John Herdman: The Study of the Double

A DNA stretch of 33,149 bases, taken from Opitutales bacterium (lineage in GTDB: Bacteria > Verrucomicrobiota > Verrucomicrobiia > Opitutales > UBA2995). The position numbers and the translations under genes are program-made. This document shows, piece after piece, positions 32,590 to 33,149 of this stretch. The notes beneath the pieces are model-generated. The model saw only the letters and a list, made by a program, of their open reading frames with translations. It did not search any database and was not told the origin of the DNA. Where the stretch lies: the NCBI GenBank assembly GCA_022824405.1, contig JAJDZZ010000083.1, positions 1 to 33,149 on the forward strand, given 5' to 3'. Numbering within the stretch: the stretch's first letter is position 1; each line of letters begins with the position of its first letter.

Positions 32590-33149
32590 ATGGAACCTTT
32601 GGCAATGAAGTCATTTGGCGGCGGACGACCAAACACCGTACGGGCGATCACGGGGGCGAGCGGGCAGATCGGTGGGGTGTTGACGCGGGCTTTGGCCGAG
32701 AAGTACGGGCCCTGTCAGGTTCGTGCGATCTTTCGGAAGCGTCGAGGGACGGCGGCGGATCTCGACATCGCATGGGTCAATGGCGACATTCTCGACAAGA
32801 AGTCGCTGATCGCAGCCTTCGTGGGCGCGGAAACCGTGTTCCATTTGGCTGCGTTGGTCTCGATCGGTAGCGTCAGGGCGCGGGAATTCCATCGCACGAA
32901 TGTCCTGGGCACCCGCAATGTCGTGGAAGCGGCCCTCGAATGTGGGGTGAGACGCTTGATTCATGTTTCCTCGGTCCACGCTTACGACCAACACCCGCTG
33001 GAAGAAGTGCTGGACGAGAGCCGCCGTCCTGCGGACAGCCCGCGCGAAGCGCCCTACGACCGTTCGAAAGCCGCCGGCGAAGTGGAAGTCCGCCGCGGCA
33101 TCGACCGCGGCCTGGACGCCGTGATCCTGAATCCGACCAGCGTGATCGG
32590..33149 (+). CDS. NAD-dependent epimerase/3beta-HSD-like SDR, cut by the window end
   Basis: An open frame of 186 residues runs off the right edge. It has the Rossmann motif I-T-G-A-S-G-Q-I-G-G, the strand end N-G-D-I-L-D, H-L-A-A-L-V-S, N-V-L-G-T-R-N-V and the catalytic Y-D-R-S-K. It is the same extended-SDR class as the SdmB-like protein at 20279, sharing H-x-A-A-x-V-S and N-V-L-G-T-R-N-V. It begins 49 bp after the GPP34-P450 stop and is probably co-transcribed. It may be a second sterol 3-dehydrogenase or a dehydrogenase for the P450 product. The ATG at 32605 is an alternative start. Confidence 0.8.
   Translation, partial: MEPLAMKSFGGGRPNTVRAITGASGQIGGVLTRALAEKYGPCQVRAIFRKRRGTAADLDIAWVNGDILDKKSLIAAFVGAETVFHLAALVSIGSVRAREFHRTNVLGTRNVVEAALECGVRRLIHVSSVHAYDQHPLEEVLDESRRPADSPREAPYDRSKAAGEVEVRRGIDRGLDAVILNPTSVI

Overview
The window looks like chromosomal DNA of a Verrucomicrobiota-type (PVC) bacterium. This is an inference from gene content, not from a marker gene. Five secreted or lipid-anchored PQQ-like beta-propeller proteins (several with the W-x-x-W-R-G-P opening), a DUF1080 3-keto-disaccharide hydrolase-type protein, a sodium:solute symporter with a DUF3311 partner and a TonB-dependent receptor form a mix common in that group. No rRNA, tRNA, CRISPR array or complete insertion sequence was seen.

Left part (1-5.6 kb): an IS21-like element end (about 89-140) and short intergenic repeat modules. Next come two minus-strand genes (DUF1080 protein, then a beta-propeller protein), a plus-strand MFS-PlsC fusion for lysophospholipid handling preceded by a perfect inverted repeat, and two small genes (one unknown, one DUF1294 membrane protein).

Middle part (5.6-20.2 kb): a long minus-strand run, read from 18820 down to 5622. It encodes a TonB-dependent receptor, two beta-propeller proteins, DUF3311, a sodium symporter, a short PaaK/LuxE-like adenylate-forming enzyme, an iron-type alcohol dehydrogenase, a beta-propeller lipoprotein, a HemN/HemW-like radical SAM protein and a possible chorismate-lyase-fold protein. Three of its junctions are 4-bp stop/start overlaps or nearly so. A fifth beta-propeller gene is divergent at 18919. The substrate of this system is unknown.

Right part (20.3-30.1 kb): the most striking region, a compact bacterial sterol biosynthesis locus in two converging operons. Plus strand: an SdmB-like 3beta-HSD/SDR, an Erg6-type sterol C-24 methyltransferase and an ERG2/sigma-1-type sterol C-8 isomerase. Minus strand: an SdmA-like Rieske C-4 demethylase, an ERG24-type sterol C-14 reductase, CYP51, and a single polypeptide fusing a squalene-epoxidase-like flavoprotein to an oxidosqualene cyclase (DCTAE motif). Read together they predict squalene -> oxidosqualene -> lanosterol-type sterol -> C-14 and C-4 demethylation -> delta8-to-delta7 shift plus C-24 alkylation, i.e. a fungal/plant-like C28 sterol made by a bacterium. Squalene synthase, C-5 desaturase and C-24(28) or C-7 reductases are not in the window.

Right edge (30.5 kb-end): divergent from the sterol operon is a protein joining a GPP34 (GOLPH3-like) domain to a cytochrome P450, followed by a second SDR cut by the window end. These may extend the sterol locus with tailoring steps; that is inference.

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In his critical essay “The Emergence and Development of the Double Theme' and 'The Russian Double” John Herdman explores the numerous varieties in which the concept of the ‘double.’ He described that the Romantics see the double most often when the “protagonist [are] confronted with an embodiment of the dark forces from within their own natures” and they associate this concept with the idea of Fate. They argue that because the double stems from within, the protagonist’s inability to escape their destiny is synonymous to an act of Fate. Within his piece, Herdman noted that Philosophy has also placed the ‘double’ in a view tailored into what Kant subscribed as “good and evil … equally real and equally at home in the human soul, … [struggling] between reason and the evil and irrational, in which reason must prevail if the good is to survive and flourish” (Herdman). Herdman also touches on the idea `Doppelgänger' which was coined by Jean-Paul Richter. However, while it was Richter was inventor of the term, it was Ralph Tymms, in his work Doubles in Literary Psychology, who “rightly asserts that ‘Jean Paul’s conception of the double is never profound, and sometimes it is quite trivial.’” The true double or Doppelgänger is defined as a “second self, or alter ego, which appears as a distinct and separate being apprehensible by the physical senses, but exists in a dependent relation to the original” (Herdman). The second type of double adapts characteristics of Dostoevsky and has been referred to as the ‘quasi-double’ by Joseph Frank. This type of double occur in numerous forms, however, “always have an unambiguously independent existence within the fictional scheme” or in other words “characters who exist in their own right, but refl... ... middle of paper ... ...ones 286). From one viewpoint dreams can be classified into three categories. The first are those that are both “sensible and intelligible.” These particular dreams are most often associated with children. The second are dreams that while form connections and have clear meaning, also bring forth curiosity and surprise due to the inability to “fit them into the rest of our waking life.” And lastly, are the dreams in which one’s “mental processes seem to be disconnected, confused and senseless” (Jones 285). In the film, Sarah’s dreams are both sensible and depict evident meaning even though Tom attempts to convince her otherwise which could be seen as refusal to accept his other identity. Mick’s ex-wife dreams can be classified within the second category because while there is meaning within her dreams, they were in no way connected or relatable to her waking life.

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